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Gilmore v. Ebbert

United States Court of Appeals, Sixth Circuit

July 17, 2018

Tyganda Gilmore, Petitioner-Appellant,
v.
David J. Ebbert, Warden, Respondent-Appellee.

          Appeal from the United States District Court for the Eastern District of Kentucky at London. No. 6:16-cv-00189-Danny C. Reeves, District Judge.

          Tyganda Gilmore, Lewisburg, Pennsylvania, pro se.

          Before: SUTTON, McKEAGUE, and KETHLEDGE, Circuit Judges.

         LITIGANT

          OPINION

          SUTTON, CIRCUIT JUDGE.

         Tyganda Gilmore wants closure. While Gilmore was serving a sentence in federal prison, South Carolina told him that it planned to charge him with unrelated state-law offenses. He responded by asking state officials to coordinate with the Federal Bureau of Prisons to resolve the outstanding charges. But they never replied. Gilmore filed a habeas petition in federal court asking the court to dismiss the state charges because South Carolina violated the Interstate Agreement on Detainers Act. The district court refused. We affirm on the ground that he named the wrong official.

         I.

         In 2006, Gilmore pleaded guilty to federal drug offenses and began serving a 188-month sentence. South Carolina had planned to charge Gilmore with assault and battery and failure to pay child support. But the federal government indicted him first. Because he was already in federal custody, the State filed a detainer-a request from one jurisdiction (South Carolina) asking another (the Federal Bureau of Prisons) to notify it before releasing a prisoner-for the assault and battery charges. That way South Carolina could prosecute Gilmore when he was released.

         The Bureau told Gilmore about the state charges and explained his rights under the Interstate Agreement on Detainers Act. If he asked South Carolina to resolve the charges underlying the detainer, the State would need to try him within 180 days. See 18 U.S.C. app. 2, § 2, art. III(a). Failure of the State to do so would result in dismissal of the charges and void the detainer. Id. art. V(c). Gilmore told prison officials that he wanted to exercise his rights under the Act. The Bureau did its part to help. On October 12, 2006, it notified the Solicitor of Richland County, South Carolina that Gilmore had requested final disposition of the charges. It later offered to deliver Gilmore to South Carolina for temporary custody. The Bureau followed up on its earlier correspondence.

         In January 2007, the Solicitor's Office replied that it "ha[d] no charges pending" against Gilmore. R. 1-2 at 14. It could only speculate that any charges originated in the Richland County Sheriff's Department. The Bureau informed the State that it "was this office's intention that your office would forward the paperwork to the appropriate Court" but volunteered to take on the task. Id. at 15. On January 26, 2007, it forwarded Gilmore's request to Richland County's Magistrate Court. No one responded-not the Solicitor, not the Sheriff, not the County Court.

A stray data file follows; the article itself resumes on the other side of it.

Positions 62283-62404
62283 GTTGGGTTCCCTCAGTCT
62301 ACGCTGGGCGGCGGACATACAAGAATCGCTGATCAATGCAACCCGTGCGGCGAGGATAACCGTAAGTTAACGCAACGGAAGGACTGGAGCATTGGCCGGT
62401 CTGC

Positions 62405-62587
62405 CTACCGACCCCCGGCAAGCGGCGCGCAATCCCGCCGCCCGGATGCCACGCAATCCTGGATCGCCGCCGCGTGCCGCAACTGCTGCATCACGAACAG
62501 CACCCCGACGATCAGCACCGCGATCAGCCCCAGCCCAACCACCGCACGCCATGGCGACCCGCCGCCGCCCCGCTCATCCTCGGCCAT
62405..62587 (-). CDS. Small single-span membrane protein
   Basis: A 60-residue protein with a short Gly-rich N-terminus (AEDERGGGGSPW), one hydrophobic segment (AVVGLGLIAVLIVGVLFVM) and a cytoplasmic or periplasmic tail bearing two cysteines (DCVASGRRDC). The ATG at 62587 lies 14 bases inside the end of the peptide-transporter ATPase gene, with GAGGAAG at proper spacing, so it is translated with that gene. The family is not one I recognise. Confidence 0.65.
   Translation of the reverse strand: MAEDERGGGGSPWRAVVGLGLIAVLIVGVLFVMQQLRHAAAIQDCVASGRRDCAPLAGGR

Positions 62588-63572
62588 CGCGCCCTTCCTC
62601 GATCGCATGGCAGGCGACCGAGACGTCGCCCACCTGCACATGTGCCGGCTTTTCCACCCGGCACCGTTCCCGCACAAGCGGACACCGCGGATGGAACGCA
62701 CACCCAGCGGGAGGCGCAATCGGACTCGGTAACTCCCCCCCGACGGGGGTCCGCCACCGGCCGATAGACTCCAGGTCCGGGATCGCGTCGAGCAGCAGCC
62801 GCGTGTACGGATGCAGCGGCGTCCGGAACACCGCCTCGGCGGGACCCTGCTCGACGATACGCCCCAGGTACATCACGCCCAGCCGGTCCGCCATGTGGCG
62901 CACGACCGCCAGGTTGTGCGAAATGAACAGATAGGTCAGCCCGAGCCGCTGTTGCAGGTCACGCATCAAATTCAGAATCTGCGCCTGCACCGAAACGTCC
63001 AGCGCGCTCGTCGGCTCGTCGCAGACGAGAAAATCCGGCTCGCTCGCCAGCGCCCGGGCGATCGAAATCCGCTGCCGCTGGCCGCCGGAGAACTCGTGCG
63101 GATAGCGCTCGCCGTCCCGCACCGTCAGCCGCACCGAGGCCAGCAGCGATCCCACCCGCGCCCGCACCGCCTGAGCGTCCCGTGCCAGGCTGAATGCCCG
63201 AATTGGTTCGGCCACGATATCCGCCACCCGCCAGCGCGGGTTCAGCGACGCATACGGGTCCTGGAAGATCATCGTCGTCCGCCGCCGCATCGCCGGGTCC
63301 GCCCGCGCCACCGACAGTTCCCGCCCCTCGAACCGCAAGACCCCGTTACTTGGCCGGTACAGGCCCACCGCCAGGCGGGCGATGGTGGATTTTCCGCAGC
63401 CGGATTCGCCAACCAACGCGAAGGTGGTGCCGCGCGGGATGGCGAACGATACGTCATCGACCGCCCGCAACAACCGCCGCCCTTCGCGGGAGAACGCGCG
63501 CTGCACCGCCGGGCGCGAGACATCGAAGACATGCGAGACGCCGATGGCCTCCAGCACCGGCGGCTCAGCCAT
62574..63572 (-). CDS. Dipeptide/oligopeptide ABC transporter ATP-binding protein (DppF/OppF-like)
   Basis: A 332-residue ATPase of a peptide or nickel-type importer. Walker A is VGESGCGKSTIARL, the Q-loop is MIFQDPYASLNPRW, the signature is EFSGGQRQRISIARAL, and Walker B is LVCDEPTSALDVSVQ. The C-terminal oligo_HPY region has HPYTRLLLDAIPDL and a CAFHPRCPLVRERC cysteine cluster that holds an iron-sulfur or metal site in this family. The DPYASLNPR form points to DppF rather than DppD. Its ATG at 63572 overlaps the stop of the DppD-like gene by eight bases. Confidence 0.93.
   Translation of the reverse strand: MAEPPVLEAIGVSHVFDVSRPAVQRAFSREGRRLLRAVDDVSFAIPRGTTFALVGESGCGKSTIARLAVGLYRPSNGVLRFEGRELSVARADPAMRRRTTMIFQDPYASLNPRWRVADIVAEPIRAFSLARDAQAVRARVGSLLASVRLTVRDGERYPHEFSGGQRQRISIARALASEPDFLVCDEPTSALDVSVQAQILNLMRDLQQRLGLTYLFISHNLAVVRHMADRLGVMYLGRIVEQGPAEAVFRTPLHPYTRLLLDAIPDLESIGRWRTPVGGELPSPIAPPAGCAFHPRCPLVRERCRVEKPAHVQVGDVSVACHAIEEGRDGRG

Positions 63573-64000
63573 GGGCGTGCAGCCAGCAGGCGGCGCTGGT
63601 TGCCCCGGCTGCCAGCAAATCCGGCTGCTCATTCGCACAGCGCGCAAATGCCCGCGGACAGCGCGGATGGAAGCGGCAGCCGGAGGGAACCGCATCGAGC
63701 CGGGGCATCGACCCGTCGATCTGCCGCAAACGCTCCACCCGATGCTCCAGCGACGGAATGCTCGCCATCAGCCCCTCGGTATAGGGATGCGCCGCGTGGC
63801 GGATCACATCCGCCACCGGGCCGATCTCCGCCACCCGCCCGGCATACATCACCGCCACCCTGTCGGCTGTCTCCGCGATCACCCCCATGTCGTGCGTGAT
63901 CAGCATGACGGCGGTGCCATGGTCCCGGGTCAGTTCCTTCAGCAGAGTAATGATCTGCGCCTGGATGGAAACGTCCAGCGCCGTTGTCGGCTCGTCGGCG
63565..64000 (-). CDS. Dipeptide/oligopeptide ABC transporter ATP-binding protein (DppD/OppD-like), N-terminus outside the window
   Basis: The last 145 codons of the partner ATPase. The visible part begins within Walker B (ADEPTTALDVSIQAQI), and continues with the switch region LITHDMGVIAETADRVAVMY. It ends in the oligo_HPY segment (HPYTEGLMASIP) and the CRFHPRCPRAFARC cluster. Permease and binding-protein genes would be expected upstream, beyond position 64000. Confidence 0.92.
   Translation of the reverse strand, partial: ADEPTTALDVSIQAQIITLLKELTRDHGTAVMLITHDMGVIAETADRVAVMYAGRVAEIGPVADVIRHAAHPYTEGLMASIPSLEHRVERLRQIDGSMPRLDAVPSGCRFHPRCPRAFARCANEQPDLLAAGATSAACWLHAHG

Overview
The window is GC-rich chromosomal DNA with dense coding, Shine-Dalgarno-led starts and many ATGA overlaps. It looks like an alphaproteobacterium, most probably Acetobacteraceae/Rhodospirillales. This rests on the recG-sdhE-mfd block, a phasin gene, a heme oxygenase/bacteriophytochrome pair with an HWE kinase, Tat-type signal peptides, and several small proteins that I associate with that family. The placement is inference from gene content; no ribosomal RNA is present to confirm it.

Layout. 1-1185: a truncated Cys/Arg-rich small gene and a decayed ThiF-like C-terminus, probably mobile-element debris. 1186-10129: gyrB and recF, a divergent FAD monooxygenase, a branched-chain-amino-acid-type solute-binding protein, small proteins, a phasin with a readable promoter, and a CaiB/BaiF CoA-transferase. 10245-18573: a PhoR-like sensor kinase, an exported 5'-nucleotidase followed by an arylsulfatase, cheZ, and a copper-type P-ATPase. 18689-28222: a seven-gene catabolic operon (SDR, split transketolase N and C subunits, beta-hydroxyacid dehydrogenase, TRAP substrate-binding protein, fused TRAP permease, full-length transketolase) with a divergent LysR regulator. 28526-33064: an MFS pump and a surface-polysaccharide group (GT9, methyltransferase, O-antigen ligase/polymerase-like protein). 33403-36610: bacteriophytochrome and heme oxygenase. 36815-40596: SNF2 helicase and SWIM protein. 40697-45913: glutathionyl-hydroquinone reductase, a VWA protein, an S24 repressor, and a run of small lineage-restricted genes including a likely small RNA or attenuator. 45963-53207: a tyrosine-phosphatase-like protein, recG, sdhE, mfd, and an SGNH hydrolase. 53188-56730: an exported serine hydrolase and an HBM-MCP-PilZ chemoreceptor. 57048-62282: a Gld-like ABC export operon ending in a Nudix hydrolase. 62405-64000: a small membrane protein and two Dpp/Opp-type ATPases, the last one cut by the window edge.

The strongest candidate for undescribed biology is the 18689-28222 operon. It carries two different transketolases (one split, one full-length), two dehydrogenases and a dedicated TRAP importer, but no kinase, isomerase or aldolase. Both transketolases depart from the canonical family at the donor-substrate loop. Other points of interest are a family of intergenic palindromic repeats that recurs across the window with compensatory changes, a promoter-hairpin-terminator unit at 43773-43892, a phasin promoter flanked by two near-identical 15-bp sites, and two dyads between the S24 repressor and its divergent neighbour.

Four years later, South Carolina sent another detainer request to the Bureau, this time with the charge that Gilmore had failed to pay child support. Gilmore took matters into his own hands. In 2015, he wrote the South Carolina Magistrate Judge assigned to his case. "I have been attempting to resolve the outstanding issues" for almost ten years, he said, adding that the detainers made it difficult for him to "complete numerous rehabilitative programs." Id. at 1. No one responded.

         Gilmore filed two habeas petitions in the U.S. District Court for the District of South Carolina alleging that South Carolina violated the Interstate Agreement on Detainers Act. That court concluded that it lacked personal jurisdiction over Gilmore's federal custodian, Big Sandy Warden Gregory Kizziah, in Inez, Kentucky. It transferred both petitions to the Eastern District of Kentucky. That court, in turn, dismissed both petitions for failure to exhaust. On appeal, Gilmore pursues only his petition relating to the assault and battery detainer.

         II.

         The Interstate Agreement on Detainers Act did not start out as an act. It began as an agreement between States. In the 1950s, the Council on State Governments proposed an interstate agreement to hasten the resolution of lingering criminal detainers. United States v. Mauro, 436 U.S. 340, 349-51 (1978). Before long, twenty-two States had signed the agreement. Agreement on Detainers, Nat'l Ctr. for Interstate Compacts. That approach implicated the Compact Clause, which provides that "No State shall, without the Consent of Congress, . . . enter into any Agreement or Compact with another State." U.S. Const. art. I, ยง 10, cl. 3. In 1970, Congress "enacted" the ...


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